Chiotakis: Just a couple of hours ago, there was another threat from Iran, saying if it had to, it could block the flow of oil through the Strait of Hormuz -- a waterway that borders that country and connects to the Persian Gulf and channels almost 20 percent of the world's oil. Iran has threatened to send military ships to block the strait if President Obama signs a bill to impose sanctions to keep Iran from making nuclear weapons.
And now the U.S. Fifth Fleet -- which protects the area for American interests -- said no, that's not gonna happen.
Kent Moors is a professor at Duquesne University, and he's an expert on oil policy and particularly oil as it pertains to Iran. Professor, thanks for being with us this morning.
Kent Moors: Thank you.
Chiotakis: What would an action like shutting down the Strait of Hormuz, how would that trickle down to the gas pump here in the United States?
Moors: Well it would trickle down very quickly. On average, 18 percent of all the crude oil transported in the world on a daily basis goes through the Strait of Hormuz, so if you close the straits, in a matter of about, oh, 30 minutes to an hour, you're going to raise the crude oil price $10 to $15 a barrel worldwide. And you'd see about 30 cents to 40 cents on the gallon almost immediately.
Chiotakis: How likely do you think it is that Iran would actually take that action?
Moors: I think it's extremely unlikely. And most of the world is discounting the reality. The Iranians, of course, are trying to show the rest of the world that if the new round of heavier sanctions are introduced, making it more difficult for them to have access to the financial side the international crude oil market, there are consequences to the worldwide oil flow that's not particularly desirable. So this is political posturing, but it's political posturing that's got a rather heavy point to it.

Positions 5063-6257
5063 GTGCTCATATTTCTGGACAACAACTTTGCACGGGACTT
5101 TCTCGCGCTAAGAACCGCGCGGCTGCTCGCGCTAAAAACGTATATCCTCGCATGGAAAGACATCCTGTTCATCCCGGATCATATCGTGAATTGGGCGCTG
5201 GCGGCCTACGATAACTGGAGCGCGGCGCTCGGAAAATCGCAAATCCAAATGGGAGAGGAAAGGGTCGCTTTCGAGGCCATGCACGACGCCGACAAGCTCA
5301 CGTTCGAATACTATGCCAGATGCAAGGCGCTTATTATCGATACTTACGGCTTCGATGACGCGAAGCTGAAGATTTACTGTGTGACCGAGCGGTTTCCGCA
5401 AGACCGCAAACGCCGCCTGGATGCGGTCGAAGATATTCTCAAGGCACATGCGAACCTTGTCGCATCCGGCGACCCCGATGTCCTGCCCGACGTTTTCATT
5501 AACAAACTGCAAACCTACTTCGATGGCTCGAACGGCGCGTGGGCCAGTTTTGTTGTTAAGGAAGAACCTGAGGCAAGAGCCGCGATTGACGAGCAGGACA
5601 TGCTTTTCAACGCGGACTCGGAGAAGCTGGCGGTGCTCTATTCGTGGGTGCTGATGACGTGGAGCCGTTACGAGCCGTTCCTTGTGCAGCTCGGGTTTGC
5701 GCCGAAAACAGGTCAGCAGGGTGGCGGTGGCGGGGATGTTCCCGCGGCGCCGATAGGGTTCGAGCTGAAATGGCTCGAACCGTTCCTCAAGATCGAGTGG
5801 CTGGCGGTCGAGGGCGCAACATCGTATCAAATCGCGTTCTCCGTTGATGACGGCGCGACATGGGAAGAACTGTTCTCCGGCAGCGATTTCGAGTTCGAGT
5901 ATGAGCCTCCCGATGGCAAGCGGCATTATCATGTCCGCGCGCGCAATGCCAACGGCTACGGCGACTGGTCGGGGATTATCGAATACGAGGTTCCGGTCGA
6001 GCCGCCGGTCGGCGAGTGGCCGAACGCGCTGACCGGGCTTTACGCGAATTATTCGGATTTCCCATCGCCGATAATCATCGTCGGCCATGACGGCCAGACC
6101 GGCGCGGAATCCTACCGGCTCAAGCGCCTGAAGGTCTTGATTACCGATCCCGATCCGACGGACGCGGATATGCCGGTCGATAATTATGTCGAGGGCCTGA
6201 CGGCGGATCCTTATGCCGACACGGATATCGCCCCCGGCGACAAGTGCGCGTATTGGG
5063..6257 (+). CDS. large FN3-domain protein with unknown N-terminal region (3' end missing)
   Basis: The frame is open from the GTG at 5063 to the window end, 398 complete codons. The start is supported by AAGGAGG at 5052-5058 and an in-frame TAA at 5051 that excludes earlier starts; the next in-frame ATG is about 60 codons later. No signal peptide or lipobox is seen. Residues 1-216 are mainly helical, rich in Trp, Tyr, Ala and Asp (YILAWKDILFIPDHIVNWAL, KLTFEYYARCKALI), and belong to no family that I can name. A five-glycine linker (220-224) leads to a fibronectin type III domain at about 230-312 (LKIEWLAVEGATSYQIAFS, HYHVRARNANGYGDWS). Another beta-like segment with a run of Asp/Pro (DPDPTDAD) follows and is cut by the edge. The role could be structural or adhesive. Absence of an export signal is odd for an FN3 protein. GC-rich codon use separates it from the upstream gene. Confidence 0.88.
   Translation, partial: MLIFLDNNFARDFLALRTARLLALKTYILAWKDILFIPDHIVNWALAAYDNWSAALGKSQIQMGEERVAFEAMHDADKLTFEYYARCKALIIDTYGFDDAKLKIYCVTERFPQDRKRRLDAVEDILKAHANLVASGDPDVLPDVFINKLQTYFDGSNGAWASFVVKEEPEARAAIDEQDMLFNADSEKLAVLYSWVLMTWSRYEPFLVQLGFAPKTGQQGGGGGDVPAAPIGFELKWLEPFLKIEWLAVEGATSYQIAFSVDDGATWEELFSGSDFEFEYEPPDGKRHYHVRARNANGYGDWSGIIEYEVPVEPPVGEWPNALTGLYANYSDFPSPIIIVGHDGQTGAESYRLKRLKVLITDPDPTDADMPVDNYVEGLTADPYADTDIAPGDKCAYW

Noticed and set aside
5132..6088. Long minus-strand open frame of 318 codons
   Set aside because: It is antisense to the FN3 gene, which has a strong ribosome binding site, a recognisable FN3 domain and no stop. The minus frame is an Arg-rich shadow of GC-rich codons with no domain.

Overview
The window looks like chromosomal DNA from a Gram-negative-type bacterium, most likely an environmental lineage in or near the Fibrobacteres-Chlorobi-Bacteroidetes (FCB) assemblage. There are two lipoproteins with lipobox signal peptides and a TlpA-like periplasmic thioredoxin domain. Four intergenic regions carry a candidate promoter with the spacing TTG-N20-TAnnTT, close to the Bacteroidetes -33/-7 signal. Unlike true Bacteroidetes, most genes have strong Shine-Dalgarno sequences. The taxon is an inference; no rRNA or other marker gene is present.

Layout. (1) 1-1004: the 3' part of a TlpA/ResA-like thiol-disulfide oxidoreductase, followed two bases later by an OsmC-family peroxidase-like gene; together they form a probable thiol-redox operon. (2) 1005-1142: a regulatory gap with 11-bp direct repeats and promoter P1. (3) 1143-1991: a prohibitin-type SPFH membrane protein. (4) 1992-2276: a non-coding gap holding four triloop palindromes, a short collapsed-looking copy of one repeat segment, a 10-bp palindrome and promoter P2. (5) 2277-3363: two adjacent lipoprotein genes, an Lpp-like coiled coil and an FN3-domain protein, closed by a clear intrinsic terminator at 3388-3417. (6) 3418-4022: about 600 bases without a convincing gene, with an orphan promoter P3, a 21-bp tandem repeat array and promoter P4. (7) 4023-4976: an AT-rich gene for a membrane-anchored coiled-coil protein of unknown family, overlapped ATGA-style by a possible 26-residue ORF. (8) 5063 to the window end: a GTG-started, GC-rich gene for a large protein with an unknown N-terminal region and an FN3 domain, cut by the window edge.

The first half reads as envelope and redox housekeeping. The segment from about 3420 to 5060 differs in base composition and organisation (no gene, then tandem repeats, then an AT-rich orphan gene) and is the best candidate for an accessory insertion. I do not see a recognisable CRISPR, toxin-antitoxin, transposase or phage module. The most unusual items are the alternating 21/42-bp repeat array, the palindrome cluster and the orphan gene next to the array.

Chiotakis: I'm curious, Professor, what does it say to you about our energy security in this country? Or even for that matter, around the world? That shutting down the Strait of Hormuz would knock off 20 percent of the world's oil supply?
Moors: Volatility is the single biggest problem in the oil market. We've always been in a situation where supply has been particularly tight. The amount of supply we have in the world is sufficient, but what we need to do to maintain meeting the increasing demand, we need to bring on line oil that's more expensive to produce, to process and to distribute. If you eliminate from that market 18 to 20 percent of that oil we've expected, then you've simply precipitated the problem.
Chiotakis: Professor Kent Moors from Duquesne University. Professor, thanks.
Moors: Thank you.